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by default Entity Framework maps tinyint to byte.

i tried changing the underlying type after it was generated to Boolean, but getting compilation error

Member Mapping specified is not valid. The type 'Edm.Boolean[Nullable=False,DefaultValue=]' of member blah...

is this possible in 4.0?

it wasn't my idea to use tinyint column as boolean. this was done automatically by another team using hibernate which apparently does it that way for mysql compatibility. obviously tinyint has more values than 2. I am looking for a way to map it so that anyting accept for 1 is false, or anything accept for 0 is true. either would work for me

is there a way to plug in a type translator of sorts into EF?

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2 Answers 2

up vote 2 down vote accepted

From MSDN's page on integer types, we see that the tinyint type represents an integer ranging from 0 to 255.

A bool, in contrast, represents only a binary 0 or 1.

Changing the default mapping from byte to bool (if it were even possible, which according to this page it seems like it's not) does not make sense -- how, for example, would you represent the value 42 (a valid tinyint) as a bool?

If you need an entity with a property of type bool, I'd suggest mapping it to a column of type bit.

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agreed. i hate that tiny ints are used to represent boolean. apparently this was done using hibernate in java, and that creates fields as tinyint for mysql compatiblity.. –  Sonic Soul Oct 25 '10 at 17:32
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In older languages any value other than 0 were treated as true and 0 was treated as false...so they are partially to blame :) –  Dismissile Oct 25 '10 at 17:47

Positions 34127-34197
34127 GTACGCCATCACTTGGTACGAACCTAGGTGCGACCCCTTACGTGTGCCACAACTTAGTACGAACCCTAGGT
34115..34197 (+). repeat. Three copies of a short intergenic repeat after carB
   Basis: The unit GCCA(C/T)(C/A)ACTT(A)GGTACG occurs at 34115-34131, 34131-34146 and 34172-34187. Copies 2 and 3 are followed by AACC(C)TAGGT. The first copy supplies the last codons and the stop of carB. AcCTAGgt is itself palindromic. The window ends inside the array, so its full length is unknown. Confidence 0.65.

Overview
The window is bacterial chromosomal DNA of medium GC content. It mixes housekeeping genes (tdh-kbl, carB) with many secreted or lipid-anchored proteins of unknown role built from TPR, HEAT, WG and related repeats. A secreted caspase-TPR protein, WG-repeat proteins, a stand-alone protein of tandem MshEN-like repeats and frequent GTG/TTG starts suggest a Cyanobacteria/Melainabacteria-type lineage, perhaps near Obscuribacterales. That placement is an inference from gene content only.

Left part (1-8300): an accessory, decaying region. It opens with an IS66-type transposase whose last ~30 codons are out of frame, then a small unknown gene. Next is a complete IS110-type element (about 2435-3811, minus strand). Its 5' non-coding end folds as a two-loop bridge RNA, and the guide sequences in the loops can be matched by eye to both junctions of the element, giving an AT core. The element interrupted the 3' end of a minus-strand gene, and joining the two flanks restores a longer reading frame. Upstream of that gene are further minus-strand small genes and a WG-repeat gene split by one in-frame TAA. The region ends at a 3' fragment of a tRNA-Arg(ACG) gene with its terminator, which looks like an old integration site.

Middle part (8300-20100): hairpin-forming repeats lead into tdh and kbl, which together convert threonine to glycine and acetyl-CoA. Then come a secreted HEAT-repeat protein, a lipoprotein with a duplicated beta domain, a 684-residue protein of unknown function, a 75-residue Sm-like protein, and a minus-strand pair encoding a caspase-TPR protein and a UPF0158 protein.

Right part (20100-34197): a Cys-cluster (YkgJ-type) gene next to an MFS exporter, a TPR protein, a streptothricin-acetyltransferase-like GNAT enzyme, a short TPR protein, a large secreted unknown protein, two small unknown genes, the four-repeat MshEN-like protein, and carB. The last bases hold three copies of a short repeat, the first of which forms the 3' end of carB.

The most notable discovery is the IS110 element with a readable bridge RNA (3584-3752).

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Quite the contrary, it does make a lot of sence! If you simply cannot change the database schema (for whatever reasons), then you have no other option but to adjust the mapping. Unless you want to expose a property with a boolean semantics as an integer, which is ugly. –  proskor May 2 '13 at 10:25

Actually the main reason why often integers are used in database has to due with the fact that a lot of database engines don't allow indexes on bit fields. Most database engines try to group multiple bit fields in one 'internal' byte to safe space. As a result the bit field isn't really available for indexing..

The defacto standard is that 0 equals to false and all other values equal to true. However EF does not have support for this kind of mapping. The best method is using a private shadow field declared as byte which is mapped to EF. Second you create a alias boolean property which is used by your code.

Mapping private properties with EF requires some reflection code.

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